Since the publication of MEDDEV 2.7/1 rev4 and the Medical Devices Regulation (MDR), clinical data is under heavy scrutiny by notified bodies and competent authorities in Europe. That scrutiny - and the burdens placed on medical device manufacturers - leaves some companies at risk of losing their CE certifications following routine notified body re-certification audits.
In this training, we will examine the clinical data and literature review requirements found in MEDDEV 2.7/1 revision 4 as well as the changing regulatory environment as it relates to these requirements.
Objectives of the Presentation
- What is MEDDEV 2.7.1 Rev 4 for Clinical Evaluation in EU and why exact does this matter to device makers?
- What are some of the most significant changes?
- What exactly are the implications of all these changes for device manufacturers?
- How does this affect your CERs?
- How does it align with the changes to the new EU MDR?
- How often you must update your CERs now and what qualifications the evaluators must have?
- How should you prepare for the increased notified body scrutiny?
- How do you perform a clinical literature review to meet the new expectations?
- How long is the transition period going to be?
- Avoid frequent pitfalls of clinical regulatory submissions
- How to ensure continuing compliance throughout device lifecycle
Why Should you Attend
Clinical evaluation requirements have been changing, with the latest impact coming from MEDDEV 2.7/1 Rev 4. Preparing for and meeting these requirements is important because the grace period offered by some notified bodies is ending and clinical evaluation reports (CERs) are being audited for compliance with the latest MEDDEV revision.
Furthermore, the European Medical Devices Regulation (MDR) will impact CERs as well. It is important to be proactive to ensure CERs will meet your notified body expectations. You must review your clinical strategy carefully. If you have existing CERs, you need to develop an action plan to identify and address the gaps. If you will be CE marking a new device, you must ensure you have sufficient clinical data to show compliance with the essential requirements for safety and performance.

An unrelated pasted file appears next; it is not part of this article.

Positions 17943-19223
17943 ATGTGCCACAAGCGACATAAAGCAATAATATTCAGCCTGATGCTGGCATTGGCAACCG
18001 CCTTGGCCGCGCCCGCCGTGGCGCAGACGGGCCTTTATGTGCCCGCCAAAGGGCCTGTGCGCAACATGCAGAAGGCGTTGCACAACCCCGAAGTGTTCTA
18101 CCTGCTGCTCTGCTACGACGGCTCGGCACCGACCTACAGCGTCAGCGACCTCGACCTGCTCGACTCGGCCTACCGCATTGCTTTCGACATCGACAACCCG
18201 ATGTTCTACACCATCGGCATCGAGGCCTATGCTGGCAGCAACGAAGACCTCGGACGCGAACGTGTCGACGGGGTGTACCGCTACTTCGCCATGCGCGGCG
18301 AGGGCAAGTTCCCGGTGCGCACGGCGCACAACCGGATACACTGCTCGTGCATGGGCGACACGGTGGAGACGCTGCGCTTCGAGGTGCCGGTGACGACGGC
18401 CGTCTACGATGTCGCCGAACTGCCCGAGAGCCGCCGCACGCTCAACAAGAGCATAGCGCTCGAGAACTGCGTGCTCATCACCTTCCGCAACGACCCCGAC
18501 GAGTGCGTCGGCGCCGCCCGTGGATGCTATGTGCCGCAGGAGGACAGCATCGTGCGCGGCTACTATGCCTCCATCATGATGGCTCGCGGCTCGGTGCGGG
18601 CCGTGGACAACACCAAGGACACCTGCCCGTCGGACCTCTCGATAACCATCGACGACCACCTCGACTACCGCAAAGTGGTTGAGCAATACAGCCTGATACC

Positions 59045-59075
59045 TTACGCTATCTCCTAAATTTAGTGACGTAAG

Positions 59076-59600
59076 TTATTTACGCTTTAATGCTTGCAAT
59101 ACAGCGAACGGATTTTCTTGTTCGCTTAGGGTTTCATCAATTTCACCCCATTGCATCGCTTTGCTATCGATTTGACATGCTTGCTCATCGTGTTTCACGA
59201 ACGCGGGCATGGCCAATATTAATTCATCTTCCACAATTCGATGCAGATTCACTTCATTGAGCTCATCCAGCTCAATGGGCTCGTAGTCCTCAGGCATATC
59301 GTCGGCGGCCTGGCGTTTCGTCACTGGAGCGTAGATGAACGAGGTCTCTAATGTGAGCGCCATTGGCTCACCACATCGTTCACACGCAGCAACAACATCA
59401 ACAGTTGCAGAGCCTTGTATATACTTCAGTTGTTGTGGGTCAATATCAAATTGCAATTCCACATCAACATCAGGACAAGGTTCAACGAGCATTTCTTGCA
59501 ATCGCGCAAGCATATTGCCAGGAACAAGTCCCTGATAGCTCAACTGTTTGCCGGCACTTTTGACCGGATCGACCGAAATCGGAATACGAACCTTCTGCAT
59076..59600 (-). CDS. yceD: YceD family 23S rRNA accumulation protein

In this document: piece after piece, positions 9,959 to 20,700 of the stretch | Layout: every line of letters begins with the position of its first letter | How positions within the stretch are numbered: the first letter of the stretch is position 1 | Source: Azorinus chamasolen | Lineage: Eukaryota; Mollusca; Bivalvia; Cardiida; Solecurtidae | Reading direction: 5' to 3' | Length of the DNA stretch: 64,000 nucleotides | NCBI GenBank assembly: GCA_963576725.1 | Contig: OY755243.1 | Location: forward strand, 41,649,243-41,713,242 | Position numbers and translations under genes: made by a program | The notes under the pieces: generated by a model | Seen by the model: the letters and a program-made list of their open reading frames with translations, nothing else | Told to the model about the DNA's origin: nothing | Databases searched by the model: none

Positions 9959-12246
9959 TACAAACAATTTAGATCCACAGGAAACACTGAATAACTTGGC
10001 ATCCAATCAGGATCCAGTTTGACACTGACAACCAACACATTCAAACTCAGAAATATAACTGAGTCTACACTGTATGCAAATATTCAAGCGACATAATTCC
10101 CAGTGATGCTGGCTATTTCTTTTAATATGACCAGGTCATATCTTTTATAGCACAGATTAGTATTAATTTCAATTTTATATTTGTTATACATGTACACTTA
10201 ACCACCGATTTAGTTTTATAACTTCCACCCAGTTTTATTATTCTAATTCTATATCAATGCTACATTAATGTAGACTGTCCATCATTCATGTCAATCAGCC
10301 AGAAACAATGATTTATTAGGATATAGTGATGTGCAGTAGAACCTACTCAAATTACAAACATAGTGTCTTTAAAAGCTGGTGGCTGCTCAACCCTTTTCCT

- Clinical data requirements in the MDR and MEDDEV 2.7/1 revision 4
- How to determine whether a device is equivalent to your own
- Prepare a clinical evaluation in accordance with MEDDEV 2.7.1 and GHTF guidance documents
- Requirements on searching for literature and whether your clinical literature reviews will be accepted by your notified body
- Collating and appraising the data
- Documenting your evaluation
- Implement risk evaluation pre/post review
- Updating your CERs and the importance of PMS data
- Maintain and update clinical evaluation documentation throughout post-market product lifecycle
Clinical evaluation is a methodologically sound ongoing procedure to collect, appraise and analyze clinical data pertaining to a medical device and to evaluate whether there is sufficient clinical evidence to confirm compliance with relevant essential requirements for safety and performance when using the device according to the manufacturer's instructions for use.
With the release of MEDDEV 2.7.1 Rev 4 June 2016 on clinical evaluations in Europe, the main challenges for device companies in developing CER is to ensure compliance to new requirements and making justification that the available data is sufficient to support the performance and safety of a device.
CEO & Principal Consultant ,
Michor Consulting and Trade Services GmbH
Salma Michor - PhD, MSc, MBA, CMgr, RAC - is founder and CEO of Michor Consulting Schweiz GmbH, serving such clients as Johnson & Johnson, Novartis, Shire, Pfizer and Colgate Palmolive. Previously, Michor worked for Chiesi-Torrex, Wyeth Whitehall Export Croma Pharma GmbH.
She teaches regulatory affairs and clinical strategies at the University of Krems, Austria, and is an independent expert to the European Commission.
She holds a PhD in thermal process engineering and an MSc in food and biotechnology from the University of Applied Life Sciences in Vienna, Austria; an MSc from King's College, University of London in food technology; and an MBA from Open University, and has earned the RAC (EU), CQA and is a Chartered manager.
Who will Benefit
- Medical Device Presidents and CEOs
- Regulatory Affairs Professionals and Management
- Quality Professionals and Management
- Clinical Affairs Professionals and Management
- R&D Engineers and Management
- All end-users from appropriate departments who desire or require a better understanding or a refresh knowing that every medical device sold in Europe must be supported with a Clinical Evaluation Report in its technical file
- Clinical Affairs